At the same time, only a few know or remember that pioneering work for smart buildings is rooting back to 1977 – which is the year where James Southerland, a young engineer at Westinghouse Electric did construct his ECHO IV (Electronic Computing Home Operator) computer. Besides proving control panels to steer alarm clock and TV, it did also allow to remote control a thermostat – quite forward-looking at this point in time! [4]

Back to today, let’s reflect a bit on the business value of building energy management.

Money talks – the business benefits of energy management

Data-driven reduction of energy consumption will very obviously reduce energy costs. Looking at larger, multi-tenant buildings and of course depending on the specific case, annual energy cost reductions in the range of 10%-15% are well achievable, particularly through reducing and more dynamic adapting the supply temperature of the heating system. This is a classical low-hanging fruit!

Another key aspect, and perhaps even more valuable to monitor, is the early detection of technical faults in heating systems. Typical problems are mal-functioning temperature sensors or servo motors of valves. Besides unnecessary energy costs, also follow-up repair or replacement costs for heating systems can be avoided. Remote detection & analysis helps to minimize onsite visits of service personnel and enables them to fix problems at the first visit.

From an owner perspective, property value is obviously of critical importance. Investment fonds are optimizing their property asset portfolios from an energy efficiency perspective. While highly energy-inefficient buildings run the risk of becoming stranded assets, investments into energy management and optimization can increase property value significantly.

A more detailed analysis of the business benefits and a related business value calculator can be found here.

As we can see, investments into data-driven energy management of buildings can generate substantial business value in a short timeframe and with limited investments. This will not eliminate the need for building energy renovations, but it allows to improve energy efficiency quickly. The data collected will furthermore provide insights where to invest in renovation to maximize the return of investment.

Conclusions and outlook

Smart building energy management has come a long way since James Southerland did construct his ECHO IV home computer in 1977, and the building segment has the clear potential to develop from digitization laggard to an innovation hotspot.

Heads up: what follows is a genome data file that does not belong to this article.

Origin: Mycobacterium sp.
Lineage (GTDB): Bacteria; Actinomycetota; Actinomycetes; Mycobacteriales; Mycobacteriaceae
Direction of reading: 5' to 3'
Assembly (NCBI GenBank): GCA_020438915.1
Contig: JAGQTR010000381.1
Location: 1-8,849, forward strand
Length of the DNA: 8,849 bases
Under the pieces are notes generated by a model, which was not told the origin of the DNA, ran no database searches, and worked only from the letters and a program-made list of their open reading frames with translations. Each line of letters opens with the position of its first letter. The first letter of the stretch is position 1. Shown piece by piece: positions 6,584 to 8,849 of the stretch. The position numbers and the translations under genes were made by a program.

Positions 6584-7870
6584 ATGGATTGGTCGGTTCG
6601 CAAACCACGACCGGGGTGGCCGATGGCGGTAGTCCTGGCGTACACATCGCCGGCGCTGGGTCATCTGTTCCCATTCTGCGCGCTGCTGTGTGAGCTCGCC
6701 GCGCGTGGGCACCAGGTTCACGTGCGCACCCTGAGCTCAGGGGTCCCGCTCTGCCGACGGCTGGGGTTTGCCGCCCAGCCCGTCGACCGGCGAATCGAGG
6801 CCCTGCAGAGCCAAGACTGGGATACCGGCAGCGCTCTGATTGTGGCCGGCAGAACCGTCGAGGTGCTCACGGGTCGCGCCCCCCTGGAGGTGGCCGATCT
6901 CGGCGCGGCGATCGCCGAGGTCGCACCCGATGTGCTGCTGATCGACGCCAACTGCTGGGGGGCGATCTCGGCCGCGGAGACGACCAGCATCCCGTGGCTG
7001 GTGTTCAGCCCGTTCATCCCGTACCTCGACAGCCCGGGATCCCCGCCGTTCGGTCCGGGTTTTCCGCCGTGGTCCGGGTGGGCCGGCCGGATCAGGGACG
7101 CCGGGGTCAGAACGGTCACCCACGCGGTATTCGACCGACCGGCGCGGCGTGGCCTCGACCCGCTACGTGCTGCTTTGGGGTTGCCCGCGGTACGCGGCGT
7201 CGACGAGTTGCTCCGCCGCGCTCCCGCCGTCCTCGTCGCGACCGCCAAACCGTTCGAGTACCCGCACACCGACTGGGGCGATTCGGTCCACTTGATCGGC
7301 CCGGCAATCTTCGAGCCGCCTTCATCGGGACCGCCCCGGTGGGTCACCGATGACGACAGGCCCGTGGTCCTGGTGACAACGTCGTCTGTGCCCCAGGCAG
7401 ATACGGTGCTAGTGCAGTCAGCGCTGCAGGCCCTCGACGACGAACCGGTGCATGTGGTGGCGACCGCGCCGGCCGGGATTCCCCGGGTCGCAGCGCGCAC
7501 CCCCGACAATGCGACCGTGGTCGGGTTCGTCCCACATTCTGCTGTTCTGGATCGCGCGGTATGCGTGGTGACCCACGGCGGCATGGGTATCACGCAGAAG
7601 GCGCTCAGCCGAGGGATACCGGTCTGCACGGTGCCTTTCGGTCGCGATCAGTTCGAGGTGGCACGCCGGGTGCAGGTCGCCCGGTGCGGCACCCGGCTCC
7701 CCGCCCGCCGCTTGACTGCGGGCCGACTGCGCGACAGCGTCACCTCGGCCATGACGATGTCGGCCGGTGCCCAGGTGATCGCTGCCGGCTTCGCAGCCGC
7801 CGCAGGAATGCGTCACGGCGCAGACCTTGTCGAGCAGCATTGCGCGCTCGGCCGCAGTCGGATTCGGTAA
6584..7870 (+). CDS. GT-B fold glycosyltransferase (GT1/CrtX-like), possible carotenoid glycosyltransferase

The concept of virtual sensors allows to aggregate and combine data from all sorts of sources without the need to install a physical sensor at each location.

Fed by an accelerating stream of data from physical and virtual sensors, it becomes more and more realistic to create comprehensive digital twins of building. Digital twins that don’t only represent the physical structures of buildings, but also all active operating technology as well as building usage. Energy efficiency is just one of many aspects in building management.

Machine learning and AI are the beginning of data-driven, intelligent buildings that can control themselves and continuously learn new patterns to self-optimize their operations.

Success in building automation has many enablers, ranging from AI-systems to sensors & actuators and last, but not least to IoT connectivity. The key to success also in this industry segment is the co-value creation in ecosystems to turn smart buildings into reality.


Learn more

Read and download our Connected Buildings study report.

 

Sources

[1] In focus: Energy efficiency in buildings, European Commission

[2] Greenhouse gas emissions from energy use in buildings in Europe, European Environment Agency

[3] Forbes: What Is Unstructured Data And Why Is It So Important To Businesses? An Easy Explanation For Anyone

[4] The ECHO IV Home Computer: 50 Years Later, Computer History Museum

[5] Why everyone is talking about Proptech, Kiona blog post